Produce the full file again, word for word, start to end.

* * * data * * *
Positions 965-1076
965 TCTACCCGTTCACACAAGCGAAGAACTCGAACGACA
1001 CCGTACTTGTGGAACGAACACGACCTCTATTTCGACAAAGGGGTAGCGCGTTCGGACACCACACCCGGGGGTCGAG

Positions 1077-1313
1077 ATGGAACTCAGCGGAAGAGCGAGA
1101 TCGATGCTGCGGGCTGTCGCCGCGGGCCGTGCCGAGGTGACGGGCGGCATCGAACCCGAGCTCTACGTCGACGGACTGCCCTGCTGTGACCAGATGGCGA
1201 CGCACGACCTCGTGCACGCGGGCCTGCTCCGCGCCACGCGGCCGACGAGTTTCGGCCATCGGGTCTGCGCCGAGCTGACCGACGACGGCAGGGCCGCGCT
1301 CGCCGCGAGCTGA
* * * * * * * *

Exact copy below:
Positions 965-1076
965 TCTACCCGTTCACACAAGCGAAGAACTCGAACGACA
1001 CCGTACTTGTGGAACGAACACGACCTCTATTTCGACAAAGGGGTAGCGCGTTCGGACACCACACCCGGGGGTCGAG

Positions 1077-1313
1077 ATGGAACTCAGCGGAAGAGCGAGA
1101 TCGATGCTGCGGGCTGTCGCCGCGGGCCGTGCCGAGGTGACGGGCGGCATCGAACCCGAGCTCTACGTCGACGGACTGCCCTGCTGTGACCAGATGGCGA
1201 CGCACGACCTCGTGCACGCGGGCCTGCTCCGCGCCACGCGGCCGACGAGTTTCGGCCATCGGGTCTGCGCCGAGCTGACCGACGACGGCAGGGCCGCGCT
1301 CGCCGCGAGCTGA